SAPS take Z’babwe torture case to Concourt

THE South African Police Service does not have the power to investigate claims of crimes against humanity committed in Zimbabwe if the perpetrators were not in South Africa, the Constitutional Court heard yesterday.

The court heard arguments on whether South African authorities were empowered, under the Implementation of the Rome Statute of the International Criminal Court Act, to investigate claims of torture against senior Zimbabwean officials in their absence.

National police commissioner Riah Phiyega is appealing against last year’s Supreme Court of Appeal (SCA) ruling that police are empowered to investigate the alleged offences, irrespective of whether or not the alleged perpetrators were in South Africa.

The case started in 2008 when the Southern African Litigation Centre and the Zimbabwe Exiles Forum presented a docket to the National Prosecuting Authority’s priority crimes litigation unit, detailing acts of torture allegedly committed after a raid by Zimbabwean police on the headquarters of the opposition Movement for Democratic Change.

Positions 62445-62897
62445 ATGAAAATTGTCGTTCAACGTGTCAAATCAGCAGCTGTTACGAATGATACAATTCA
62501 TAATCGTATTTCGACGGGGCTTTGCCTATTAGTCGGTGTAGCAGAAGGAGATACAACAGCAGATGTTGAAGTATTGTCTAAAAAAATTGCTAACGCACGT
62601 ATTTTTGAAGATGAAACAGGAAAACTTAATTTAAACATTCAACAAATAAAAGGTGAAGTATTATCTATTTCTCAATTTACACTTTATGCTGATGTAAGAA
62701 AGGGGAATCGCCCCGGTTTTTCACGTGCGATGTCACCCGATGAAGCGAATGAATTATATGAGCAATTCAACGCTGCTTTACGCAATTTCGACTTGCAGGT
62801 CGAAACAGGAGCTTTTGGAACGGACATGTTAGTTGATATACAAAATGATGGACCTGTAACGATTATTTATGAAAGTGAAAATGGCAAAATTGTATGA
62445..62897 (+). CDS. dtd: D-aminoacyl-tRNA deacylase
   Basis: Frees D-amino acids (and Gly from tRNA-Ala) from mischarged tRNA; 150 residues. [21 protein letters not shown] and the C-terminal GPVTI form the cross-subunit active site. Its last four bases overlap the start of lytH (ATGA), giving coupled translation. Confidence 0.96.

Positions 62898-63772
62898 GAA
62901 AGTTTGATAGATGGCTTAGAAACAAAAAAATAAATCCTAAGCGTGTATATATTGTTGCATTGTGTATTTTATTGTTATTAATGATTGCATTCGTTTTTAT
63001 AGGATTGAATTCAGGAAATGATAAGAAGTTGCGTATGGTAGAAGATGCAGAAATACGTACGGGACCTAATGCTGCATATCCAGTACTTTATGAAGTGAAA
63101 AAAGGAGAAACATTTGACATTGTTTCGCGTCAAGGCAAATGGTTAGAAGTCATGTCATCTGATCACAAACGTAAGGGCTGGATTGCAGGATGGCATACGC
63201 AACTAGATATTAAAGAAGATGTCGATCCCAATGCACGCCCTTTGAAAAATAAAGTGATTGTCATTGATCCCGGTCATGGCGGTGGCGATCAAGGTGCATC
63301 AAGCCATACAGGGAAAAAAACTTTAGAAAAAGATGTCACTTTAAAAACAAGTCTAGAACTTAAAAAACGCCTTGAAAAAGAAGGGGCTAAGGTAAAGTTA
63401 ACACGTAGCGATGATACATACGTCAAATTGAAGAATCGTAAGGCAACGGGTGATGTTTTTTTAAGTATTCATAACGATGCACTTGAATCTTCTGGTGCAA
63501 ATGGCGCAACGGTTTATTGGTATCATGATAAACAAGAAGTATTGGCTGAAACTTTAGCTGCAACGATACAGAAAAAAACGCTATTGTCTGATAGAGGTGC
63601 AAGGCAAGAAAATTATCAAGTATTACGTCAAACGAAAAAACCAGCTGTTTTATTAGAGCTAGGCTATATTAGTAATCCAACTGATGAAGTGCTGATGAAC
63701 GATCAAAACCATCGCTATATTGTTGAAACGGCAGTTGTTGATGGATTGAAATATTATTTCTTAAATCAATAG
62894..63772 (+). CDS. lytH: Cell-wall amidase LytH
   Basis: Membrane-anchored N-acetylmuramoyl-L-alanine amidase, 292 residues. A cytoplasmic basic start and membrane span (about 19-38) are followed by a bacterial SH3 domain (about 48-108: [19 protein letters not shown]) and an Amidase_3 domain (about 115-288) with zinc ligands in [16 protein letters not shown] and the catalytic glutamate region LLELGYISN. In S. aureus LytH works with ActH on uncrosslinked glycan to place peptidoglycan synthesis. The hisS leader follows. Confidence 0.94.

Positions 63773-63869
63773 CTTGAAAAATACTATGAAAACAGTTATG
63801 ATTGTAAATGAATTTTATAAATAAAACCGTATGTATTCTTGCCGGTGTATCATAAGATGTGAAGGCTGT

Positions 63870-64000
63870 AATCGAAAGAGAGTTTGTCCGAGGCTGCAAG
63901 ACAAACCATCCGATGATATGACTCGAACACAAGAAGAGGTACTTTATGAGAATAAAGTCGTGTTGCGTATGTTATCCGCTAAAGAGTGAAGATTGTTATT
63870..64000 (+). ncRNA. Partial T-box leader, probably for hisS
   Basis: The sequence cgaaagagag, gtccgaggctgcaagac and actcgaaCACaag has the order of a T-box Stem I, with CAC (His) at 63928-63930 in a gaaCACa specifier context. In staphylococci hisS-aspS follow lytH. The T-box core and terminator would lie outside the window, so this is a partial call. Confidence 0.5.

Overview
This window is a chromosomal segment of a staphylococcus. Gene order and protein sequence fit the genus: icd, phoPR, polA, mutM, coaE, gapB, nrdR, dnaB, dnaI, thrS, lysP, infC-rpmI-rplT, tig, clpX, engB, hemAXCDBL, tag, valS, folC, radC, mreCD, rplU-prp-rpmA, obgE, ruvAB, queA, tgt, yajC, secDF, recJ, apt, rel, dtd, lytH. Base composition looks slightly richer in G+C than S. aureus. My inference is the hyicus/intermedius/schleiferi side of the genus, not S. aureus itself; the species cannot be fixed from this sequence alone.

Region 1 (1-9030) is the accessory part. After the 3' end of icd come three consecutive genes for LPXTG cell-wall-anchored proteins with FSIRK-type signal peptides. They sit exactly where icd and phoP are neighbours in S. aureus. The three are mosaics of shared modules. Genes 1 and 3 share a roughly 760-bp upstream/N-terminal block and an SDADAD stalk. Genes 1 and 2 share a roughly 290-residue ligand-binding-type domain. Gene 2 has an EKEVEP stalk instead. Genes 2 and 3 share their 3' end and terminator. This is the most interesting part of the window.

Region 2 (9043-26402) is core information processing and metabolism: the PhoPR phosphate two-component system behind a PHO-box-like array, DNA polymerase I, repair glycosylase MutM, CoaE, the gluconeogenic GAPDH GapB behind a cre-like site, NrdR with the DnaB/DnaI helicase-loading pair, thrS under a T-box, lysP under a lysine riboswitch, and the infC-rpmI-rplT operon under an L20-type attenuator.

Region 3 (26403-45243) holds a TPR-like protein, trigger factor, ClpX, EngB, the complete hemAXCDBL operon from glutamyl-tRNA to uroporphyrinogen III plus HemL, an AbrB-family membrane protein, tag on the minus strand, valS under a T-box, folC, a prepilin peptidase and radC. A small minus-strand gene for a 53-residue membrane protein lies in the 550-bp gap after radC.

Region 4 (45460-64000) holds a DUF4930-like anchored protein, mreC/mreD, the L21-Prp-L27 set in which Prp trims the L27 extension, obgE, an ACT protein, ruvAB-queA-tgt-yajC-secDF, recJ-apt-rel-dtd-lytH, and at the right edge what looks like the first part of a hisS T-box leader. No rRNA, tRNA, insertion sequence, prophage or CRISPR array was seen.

When the police refused to investigate, the forum and the centre approached the Pretoria High Court to review the decision.

In 2012, the court ordered the police to investigate the claims which was taken on appeal to the SCA by Phiyega.

The application failed, with the SCA holding that the police were required to initiate an investigation under the Implementation of the Rome Statute of the International Criminal Court Act.

Judgment was reserved. – Ernest Mabuza

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